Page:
A week later, the case was re-attempted. The left femoral artery again underwent a surgical cutdown. Access through the right femoral artery and vein was replicated. A small thoracotomy was made in the 5th intercostal space over the point of maximal impulse and with the guidance of ultrasound. The pectoralis muscle was reflected off the ribs and the pleural space was entered. The pleural fat was cleared from the pericardium and the pericardium was sharply incised. Some filmy adhesions were removed and a small pericardial cradle was created. The apical dimple was identified. A 4-0 Prolene purse string was placed around the dimple. 
 
The 18F DrySeal sheath was placed through the right common femoral artery over an .035-inch Lunderquist extra stiff wire.  A 4F micropuncture needle was advanced through the apical window into the left ventricular cavity. A micropuncture wire was advanced antegrade across the aortic valve into the ascending aorta. Finally, the micropuncture sheath was advanced over the wire into the ascending aorta, and the micropuncture needle and wire were removed. An .035 inch x 300 cm Supra Core 35 wire (Abbott Vascular) was advanced via the transapical sheath into the ascending aorta and ultimately, to the descending aorta. The transapical sheath was then removed. A triple-lobed EN Snare Endovascular Snare System (Merit Medical Systems) was inserted into the 18F femoral arterial sheath and the Supra Core .035-inch wire was trapped. Subsequently, a 6F pigtail catheter was advanced over the snared Supra Core .035-inch wire and placed into the left ventricle. The Supra Core .035-inch was replaced by a 260 cm Amplatz .035-inch Super Stiff wire (Boston Scientific) and advanced into the left ventricle through the pigtail catheter. The pigtail catheter was removed and an 18 mm Z-Med II balloon (B. Braun Interventional Systems) was inserted over the Amplatz super stiff wire. A standard balloon aortic valvuloplasty was performed in preparation of the valve positioning. After the balloon valvuloplasty, a 23mm CoreValve Evolut R was successfully deployed. A 22 mm True Dilatation balloon (Bard Peripheral Vascular) was utilized to perform post dilation aortic balloon valvuloplasty. The final result was a mild aortic insufficiency with a 5 mm transvalvular gradient. 
 
The case was completed with surgical closure of the cutdown, and apical window and manual pressure of the femoral artery. The patient was admitted to the surgical intensive care unit with a chest tube and temporary pacemaker.
 
A 2D echo with color flow and doppler was repeated in April 2016, a month post-procedure. A mild to moderate perivalvular regurgitation was noted around the prosthetic aortic valve. There was no gross rocking of the valve, but there was a potential space between the valve and aortic annulus resulting in a mild peri-valvular aortic insufficiency due to the large calcified plaque on the aortic cusp.  
 
This case offered a unique method for the placement of the CoreValve Evolut R via the apical approach with the use of a snare system. The innovative technique allowed the operators to cross the stenotic aortic valve in an antegrade fashion. This case provides an alternate avenue for placing the CoreValve when complicated aortic valve anatomy prevents routine retrograde placement of the crossing or support wire. 
 
However, as reported in the literature, this process has its own distinctive set of complications and risks due to the apical puncture, as described in a Canadian multicenter study comparing transfemoral (TF) and transapical (TA) approaches.10 
 
Even though this patient presented with serious comorbidities, he was discharged five days after the TAVR procedure and has vocalized a significant change in his quality of life at subsequent follow-up appointments. 
 
References
  1. Bonow RO, Carabello BA, Chatterjee K, de Leon AC Jr, Faxon DP, Freed MD, et al; American College of Cardiology/American Heart Association Task Force on Practice Guidelines. 2008 focused update incorporated into the ACC/AHA 2006 guidelines for the management of patients with valvular heart disease: a report of the American College of Cardiology/American Heart Association Task Force on Practice Guidelines (Writing Committee to revise the 1998 guidelines for the management of patients with valvular heart disease). Endorsed by the Society of Cardiovascular Anesthesiologists, Society for Cardiovascular Angiography and Interventions, and Society of Thoracic Surgeons. J Am Coll Cardiol. 2008;52(13):e1-e142.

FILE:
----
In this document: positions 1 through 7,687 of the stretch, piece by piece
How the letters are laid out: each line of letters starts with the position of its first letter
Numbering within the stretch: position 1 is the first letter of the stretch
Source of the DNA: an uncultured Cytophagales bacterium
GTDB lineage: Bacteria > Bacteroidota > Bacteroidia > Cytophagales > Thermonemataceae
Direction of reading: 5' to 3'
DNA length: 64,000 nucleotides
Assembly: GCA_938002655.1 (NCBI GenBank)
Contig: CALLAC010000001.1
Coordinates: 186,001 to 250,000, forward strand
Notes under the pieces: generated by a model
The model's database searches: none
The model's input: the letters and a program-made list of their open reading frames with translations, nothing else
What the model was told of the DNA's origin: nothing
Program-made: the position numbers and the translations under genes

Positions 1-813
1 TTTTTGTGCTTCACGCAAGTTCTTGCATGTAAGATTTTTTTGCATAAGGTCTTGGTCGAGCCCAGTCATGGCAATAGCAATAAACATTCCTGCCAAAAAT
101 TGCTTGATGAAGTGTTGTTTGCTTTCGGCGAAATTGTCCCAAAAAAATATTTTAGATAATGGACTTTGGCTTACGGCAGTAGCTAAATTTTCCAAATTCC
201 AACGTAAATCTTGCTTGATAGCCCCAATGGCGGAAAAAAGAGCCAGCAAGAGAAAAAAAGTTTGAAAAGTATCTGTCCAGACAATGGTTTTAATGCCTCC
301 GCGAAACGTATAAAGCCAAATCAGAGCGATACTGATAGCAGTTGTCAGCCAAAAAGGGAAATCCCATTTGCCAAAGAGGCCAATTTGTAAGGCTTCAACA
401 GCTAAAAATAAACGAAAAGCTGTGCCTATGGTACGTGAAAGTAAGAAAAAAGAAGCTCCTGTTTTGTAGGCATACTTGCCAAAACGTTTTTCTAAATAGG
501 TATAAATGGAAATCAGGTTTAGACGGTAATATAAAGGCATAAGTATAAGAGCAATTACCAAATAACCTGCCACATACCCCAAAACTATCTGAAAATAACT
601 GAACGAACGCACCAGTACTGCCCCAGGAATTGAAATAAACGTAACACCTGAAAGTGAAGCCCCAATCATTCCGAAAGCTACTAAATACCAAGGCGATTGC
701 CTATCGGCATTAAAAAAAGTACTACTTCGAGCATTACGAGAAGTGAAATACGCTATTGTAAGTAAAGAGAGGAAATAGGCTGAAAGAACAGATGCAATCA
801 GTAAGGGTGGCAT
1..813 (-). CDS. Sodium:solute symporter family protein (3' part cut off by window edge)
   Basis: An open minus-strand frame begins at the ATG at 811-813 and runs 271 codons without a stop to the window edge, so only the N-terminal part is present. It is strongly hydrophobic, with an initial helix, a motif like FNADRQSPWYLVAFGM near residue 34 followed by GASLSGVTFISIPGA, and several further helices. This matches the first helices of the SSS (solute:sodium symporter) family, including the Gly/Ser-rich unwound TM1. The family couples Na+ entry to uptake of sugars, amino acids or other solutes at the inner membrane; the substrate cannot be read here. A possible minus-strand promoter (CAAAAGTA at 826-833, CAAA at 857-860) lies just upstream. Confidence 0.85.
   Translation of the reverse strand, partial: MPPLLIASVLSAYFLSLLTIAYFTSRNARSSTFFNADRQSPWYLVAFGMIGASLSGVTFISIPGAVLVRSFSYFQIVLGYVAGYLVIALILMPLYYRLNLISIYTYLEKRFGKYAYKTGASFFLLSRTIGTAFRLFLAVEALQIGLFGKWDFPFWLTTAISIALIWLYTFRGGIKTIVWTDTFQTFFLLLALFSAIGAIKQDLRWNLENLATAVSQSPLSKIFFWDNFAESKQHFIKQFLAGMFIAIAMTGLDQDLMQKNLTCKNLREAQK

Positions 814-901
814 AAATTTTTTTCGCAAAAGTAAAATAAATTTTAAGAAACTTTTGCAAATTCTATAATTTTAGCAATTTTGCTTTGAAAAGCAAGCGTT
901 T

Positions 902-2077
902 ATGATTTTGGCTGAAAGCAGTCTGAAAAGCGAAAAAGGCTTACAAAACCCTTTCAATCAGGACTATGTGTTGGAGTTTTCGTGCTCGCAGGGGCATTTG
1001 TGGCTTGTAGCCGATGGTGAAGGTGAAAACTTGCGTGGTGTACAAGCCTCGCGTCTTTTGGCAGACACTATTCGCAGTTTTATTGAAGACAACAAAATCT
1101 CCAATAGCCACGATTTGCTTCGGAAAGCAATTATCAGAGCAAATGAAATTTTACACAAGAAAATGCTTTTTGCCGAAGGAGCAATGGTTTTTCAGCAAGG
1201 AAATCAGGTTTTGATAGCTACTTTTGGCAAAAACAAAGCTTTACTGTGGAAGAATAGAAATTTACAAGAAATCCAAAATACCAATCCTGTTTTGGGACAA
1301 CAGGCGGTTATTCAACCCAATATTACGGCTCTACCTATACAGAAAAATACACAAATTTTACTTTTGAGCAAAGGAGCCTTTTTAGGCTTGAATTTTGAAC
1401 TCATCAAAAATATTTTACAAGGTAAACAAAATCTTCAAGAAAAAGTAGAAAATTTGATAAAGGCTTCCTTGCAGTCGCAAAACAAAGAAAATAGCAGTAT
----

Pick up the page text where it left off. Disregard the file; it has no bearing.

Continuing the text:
2. Iung B, Baron G, Butchart EG, Delahaye F, Gohlke-Bärwolf C, Levang OW, et al. A prospective survey of patients with valvular heart disease in Europe. The Euro Heart Survey on Valvular Disease. Eur Heart J. 2003; 24: 1231-1243.
  3. Bach DS, Nishimura RA, Tajik AJ, Schaff HV, Danielson GK. Evaluation of patients with serve symptomatic aortic stenosis who do not undergo aortic valve replacement: the potential role of subjectively overestimating operative risk. Circ Cardioasc Qual Outcomes. 2009; 2: 533-539.
  4. Edwards FH, Grover FL, Shroyer AL, Schwartz M, Bero J. The Society of Thoracic Surgeons National Cardiac Surgery Database: current risk assessment. Ann Thorac Surg. 1997; 63: 903-908.
  5. Roques F. The logistic EuroSCORE. Eur Heart J. 2003; 24: 881-882.
  6. Cribier A, Eltchaninoff H, Bash A, Borenstein N, Tron C, Bauer F, Derumeaux G, Anselme F, Laborde F, Leon MB. Percutaneous transcatheter implantation of an aortic valve for calcific aortic stenosis; first human case description. Circulation. 2002; 106: 3006-3008.
  7. Walther T, Kempfert J. Transapical vs.transfemoaral aortic valve implantation: which approach for which patient, for a surgeon’s standpoint. Ann Cadiothorac Surg. 2012; 1(2): 2016-2019.
  8. Popma JJ. Presented at: Transcatheter Cardiovascular Therapeutics 2013; October 28, 2013-November 1, 2013; San Francisco, California.
  9. PMA P130009/S034 FDA Summary of Safety and Effectiveness Data. https://www.accessdata.fda.gov/cdrh_docs/pdf13/p130009s034b.pdf. Accessed May 10, 2016.
  10. Rodés-Cabau J, Webb JG, Cheung A, Ye J, Dumont E, Feindel CM, Osten M, et al. Transcatheter aortic valve implantation for the treatment of severe symptomatic aortic stenosis in patients at very high or prohibitive surgical risk: acute and late outcomes of the multicenter Canadian experience. J Am Coll Cardiol. 2010 Mar 16;55(11):1080-1090.

The authors can be contacted via Bernadette Speiser, Palo Alto VA Health Care System, 3801 Miranda Avenue, Palo Alto, California 94304-129. Tel. 650-493-5000, email bernadette.speiser@va.gov.